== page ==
The proposed Seymour flood levee will not go ahead after more than 10 years of debate.
Mitchell Shire Council voted unanimously to cease future planning, development and delivery of the project at a meeting on Monday night.
Council will also enter negotiations with the Victorian and Federal governments to redirect funding to other projects in Seymour.
While the proposed levee was considered to be a ‘multi-generational project’ aimed at protecting the town’s central business district from a one-in-100-year event, council determined the implications and risks associated with the project were too high to warrant further progression.
The Seymour Flood Levee Mitigation Project was originally adopted at a council meeting on October 25, 2010.
Since then, planning and design work progressed and several reports, consultations and grant agreements have been undertaken, costing more than $1.2 million.
Council will now prepare a report outlining the implications this decision will have on the adopted Seymour Structure Plan, which currently references the flood levee project. The structure plan will be amended and a report will be tabled at a future meeting.
In July 2019, council resolved to appoint an independent consultant to engage the Seymour community about a proposed levee, with the response overwhelmingly against the project.
Mitchell Shire Mayor David Lowe said council had been deliberating the decision for several months while taking into account a number of council reports, plans, feedback from community and specialised advice.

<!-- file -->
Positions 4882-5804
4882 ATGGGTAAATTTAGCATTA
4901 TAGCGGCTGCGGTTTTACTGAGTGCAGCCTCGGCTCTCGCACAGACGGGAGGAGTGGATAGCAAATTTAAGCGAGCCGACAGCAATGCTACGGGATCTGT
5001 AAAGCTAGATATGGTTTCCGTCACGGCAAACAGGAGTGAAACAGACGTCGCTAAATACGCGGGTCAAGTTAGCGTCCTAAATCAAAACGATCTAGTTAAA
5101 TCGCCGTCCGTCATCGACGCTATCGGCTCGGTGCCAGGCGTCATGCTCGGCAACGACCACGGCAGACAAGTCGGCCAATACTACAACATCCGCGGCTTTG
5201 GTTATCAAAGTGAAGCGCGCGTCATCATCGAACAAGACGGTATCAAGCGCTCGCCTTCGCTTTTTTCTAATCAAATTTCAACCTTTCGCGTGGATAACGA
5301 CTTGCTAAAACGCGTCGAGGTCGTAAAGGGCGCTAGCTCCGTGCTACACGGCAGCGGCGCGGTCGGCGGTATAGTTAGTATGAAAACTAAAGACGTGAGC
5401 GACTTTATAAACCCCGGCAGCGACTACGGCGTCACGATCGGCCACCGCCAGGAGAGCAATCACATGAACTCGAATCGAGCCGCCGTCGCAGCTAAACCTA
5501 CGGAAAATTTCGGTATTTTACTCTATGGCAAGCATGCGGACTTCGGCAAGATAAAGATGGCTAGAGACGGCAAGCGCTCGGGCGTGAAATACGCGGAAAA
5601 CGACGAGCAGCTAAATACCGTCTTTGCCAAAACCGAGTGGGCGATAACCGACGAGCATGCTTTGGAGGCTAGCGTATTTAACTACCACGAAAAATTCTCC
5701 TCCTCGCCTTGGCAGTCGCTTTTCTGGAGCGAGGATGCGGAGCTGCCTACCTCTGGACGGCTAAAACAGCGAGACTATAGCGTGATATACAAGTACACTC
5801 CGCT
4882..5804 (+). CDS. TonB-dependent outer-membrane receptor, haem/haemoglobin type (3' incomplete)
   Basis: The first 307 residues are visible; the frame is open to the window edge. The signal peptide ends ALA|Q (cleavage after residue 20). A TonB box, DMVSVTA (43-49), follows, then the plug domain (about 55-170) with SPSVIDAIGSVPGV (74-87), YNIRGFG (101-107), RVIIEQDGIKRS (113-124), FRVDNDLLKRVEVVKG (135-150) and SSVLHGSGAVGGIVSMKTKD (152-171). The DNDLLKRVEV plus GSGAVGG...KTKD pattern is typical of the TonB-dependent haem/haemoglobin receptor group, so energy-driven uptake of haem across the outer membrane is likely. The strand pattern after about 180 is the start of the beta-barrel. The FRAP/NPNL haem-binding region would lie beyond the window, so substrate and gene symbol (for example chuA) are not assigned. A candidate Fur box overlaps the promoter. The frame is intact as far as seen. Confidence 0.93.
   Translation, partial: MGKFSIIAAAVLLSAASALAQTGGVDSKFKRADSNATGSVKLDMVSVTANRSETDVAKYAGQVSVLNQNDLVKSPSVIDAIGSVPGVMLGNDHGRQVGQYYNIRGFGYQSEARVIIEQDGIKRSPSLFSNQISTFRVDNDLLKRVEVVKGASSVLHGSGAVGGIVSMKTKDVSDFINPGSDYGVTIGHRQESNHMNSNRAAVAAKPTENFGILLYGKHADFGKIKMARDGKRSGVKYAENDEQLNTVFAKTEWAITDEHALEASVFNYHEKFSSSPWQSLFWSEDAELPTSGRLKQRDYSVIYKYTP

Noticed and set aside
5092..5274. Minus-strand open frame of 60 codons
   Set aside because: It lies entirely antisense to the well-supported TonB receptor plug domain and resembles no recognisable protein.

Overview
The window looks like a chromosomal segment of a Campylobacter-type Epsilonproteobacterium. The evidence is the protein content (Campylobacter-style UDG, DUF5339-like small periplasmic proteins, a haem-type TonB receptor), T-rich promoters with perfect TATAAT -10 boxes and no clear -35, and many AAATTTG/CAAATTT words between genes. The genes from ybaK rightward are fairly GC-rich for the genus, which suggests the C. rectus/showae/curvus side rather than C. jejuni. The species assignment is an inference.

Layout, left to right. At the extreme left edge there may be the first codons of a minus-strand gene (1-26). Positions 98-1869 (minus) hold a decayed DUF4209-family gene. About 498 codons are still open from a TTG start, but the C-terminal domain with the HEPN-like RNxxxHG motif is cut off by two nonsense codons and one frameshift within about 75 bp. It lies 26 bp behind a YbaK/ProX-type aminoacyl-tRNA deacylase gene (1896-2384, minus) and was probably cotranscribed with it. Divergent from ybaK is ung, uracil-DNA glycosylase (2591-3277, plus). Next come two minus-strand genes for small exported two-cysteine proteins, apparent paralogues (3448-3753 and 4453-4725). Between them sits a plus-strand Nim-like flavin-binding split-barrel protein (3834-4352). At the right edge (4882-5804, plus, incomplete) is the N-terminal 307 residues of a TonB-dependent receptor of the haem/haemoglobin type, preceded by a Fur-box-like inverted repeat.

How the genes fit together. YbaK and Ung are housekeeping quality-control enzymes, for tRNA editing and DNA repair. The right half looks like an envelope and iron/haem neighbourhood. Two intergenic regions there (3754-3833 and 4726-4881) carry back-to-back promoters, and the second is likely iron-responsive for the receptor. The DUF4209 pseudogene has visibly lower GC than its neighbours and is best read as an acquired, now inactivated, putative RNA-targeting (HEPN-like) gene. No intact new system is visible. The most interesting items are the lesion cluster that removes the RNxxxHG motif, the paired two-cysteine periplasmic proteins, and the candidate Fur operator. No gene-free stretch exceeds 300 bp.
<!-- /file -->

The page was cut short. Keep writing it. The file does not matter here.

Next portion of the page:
“We have come to this decision based on all the information available to us. Taking on a project of this size would have several financial and planning impacts on our community into the future and this would pose a number of challenges,” he said.
“We’ve remained focused on considering the future of Seymour in our decision making. Our community continues to grow and, as such, we have several risks to take into account with more people and more businesses moving into our community.
“We will continue to focus on planning responsibly and ensuring our townships remain strong well into the future.”
Long-term flood levee objectors Peter and Vicki Chapman said it was the people of Seymour who finally got the decision across the line.
“The unanimous no at the recent questions and hearings committee meeting was a wake-up call for council and councillors saying no this week showed people were being heard,” Vicki said.
“Councillors researched the good and bad around levees, studied various past and present reports and finally listened to the people and questioned the need of a levee.
“It has been both an overwhelming and heartening experience. We have learnt so much and gained so much.”
Mitchell Irrigation and Plumbing Supplies owner Jack Tennant said he was disappointed with the result.
“During the meeting most councillors discussed how the grant money could be spent on other projects rather than discussing the levee,” he said.
“They said 84 per cent of the community didn’t want the levee but that was based on the small amount of people surveyed.
“The funding should be redirected to explore options to have the flood overlay changed or removed.
“If we don’t need a levee, then why do we need a flood overlay holding back development?”